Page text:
Social Studies 11 students at Prince of Wales Secondary Mini School are giving their school's waste a close look.
"I don't think anyone truly knows how much and what sort of waste they generate until they partake in something as hands-on (or 'hands-in') as a waste audit," says student leader Jenny Hui. "Waste is something we never typically give a second thought and it's important to have these opportunities."
Andrew Humphries, a teacher at PW mini-school and champion for sustainability, couldn't agree more. Humphries decided to work on this project as part of his sustainability themed curriculum. The hands-on data collection of their school's waste will inform meaningful changes. And it's timely as the District is implementing a new waste management system to comply with the Metro Vancouver directive to divert organic material away from the garbage stream.
Working with a local non-profit organization - Be The Change Earth Alliance (BTCEA) - students are currently conducting a waste audit of their school.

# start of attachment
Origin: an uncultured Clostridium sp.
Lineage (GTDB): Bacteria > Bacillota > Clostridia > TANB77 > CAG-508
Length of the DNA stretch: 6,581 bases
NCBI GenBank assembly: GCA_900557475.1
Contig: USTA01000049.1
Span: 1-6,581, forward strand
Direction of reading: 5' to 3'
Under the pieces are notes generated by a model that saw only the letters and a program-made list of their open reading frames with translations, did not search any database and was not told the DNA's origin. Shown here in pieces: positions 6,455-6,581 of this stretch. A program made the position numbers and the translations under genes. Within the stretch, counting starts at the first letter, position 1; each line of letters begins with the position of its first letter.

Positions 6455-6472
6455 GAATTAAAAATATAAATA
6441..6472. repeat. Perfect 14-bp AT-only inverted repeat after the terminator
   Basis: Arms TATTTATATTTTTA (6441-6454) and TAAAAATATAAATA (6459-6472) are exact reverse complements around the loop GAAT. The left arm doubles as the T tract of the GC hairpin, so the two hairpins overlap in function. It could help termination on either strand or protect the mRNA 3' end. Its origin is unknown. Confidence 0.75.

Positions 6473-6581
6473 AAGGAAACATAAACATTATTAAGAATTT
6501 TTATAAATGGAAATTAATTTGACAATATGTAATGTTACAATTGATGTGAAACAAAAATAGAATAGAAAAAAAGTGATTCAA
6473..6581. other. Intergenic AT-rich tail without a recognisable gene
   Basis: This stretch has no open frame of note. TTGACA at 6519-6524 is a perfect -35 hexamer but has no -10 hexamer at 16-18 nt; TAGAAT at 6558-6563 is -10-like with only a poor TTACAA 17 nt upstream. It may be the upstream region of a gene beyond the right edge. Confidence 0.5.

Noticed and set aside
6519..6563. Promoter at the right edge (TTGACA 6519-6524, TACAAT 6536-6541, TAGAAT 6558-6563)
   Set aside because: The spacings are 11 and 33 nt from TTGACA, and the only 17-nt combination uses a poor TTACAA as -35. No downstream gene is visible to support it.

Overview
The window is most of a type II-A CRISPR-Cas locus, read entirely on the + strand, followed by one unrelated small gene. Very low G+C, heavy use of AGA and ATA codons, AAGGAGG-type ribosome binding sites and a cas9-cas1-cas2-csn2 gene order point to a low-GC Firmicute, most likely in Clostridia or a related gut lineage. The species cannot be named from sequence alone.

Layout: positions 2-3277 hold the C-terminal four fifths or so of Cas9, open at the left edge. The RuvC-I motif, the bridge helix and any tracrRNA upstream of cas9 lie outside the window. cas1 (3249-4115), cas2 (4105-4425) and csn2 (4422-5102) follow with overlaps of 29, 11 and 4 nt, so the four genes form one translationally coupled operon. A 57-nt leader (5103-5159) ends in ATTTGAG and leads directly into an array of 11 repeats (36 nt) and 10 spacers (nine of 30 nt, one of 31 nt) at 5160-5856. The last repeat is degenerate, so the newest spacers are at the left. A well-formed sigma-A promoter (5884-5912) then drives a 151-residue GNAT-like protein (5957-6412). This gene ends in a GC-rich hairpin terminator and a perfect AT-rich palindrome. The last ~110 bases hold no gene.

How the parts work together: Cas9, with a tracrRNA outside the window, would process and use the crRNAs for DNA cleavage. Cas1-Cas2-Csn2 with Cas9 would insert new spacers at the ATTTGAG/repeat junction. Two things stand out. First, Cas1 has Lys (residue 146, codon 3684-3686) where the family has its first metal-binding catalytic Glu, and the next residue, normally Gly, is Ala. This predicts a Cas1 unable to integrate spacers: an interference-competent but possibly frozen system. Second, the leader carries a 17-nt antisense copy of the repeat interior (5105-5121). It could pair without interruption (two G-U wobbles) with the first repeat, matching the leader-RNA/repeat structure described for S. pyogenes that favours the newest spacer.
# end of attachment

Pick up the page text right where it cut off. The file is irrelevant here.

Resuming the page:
"The audit poses challenging questions to students" says Jen Holden, BTCEA Project Coordinator. "We crunched the numbers and found that 75% of the garbage stream contents are recyclable (43%) or compostable (32%)."
Prince of Wales students have taken this data and are planning projects to refine the new waste system at the school and create broader student awareness and commitment to improve diversion rates.
For more information about our waste diversion efforts check the VSB green board or email email@example.com.